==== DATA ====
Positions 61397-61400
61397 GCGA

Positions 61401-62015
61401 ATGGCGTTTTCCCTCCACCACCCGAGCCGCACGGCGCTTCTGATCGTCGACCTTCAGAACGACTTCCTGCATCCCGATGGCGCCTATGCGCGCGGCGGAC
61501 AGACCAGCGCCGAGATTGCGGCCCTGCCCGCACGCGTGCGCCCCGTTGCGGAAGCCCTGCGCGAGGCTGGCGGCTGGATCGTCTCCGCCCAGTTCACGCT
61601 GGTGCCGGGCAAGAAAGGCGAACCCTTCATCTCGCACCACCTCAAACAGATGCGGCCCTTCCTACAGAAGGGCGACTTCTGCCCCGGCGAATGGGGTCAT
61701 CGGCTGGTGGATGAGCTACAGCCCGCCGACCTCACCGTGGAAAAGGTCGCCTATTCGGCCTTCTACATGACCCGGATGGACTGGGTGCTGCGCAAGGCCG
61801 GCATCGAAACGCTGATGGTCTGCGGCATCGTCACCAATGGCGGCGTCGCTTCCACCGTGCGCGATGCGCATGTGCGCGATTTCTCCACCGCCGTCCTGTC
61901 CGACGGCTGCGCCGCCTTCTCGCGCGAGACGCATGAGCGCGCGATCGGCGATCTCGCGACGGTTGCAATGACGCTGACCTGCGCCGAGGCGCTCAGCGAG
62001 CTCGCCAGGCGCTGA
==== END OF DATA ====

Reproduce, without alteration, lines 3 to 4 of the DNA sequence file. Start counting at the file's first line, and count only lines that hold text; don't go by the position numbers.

Positions 61401-62015
61401 ATGGCGTTTTCCCTCCACCACCCGAGCCGCACGGCGCTTCTGATCGTCGACCTTCAGAACGACTTCCTGCATCCCGATGGCGCCTATGCGCGCGGCGGAC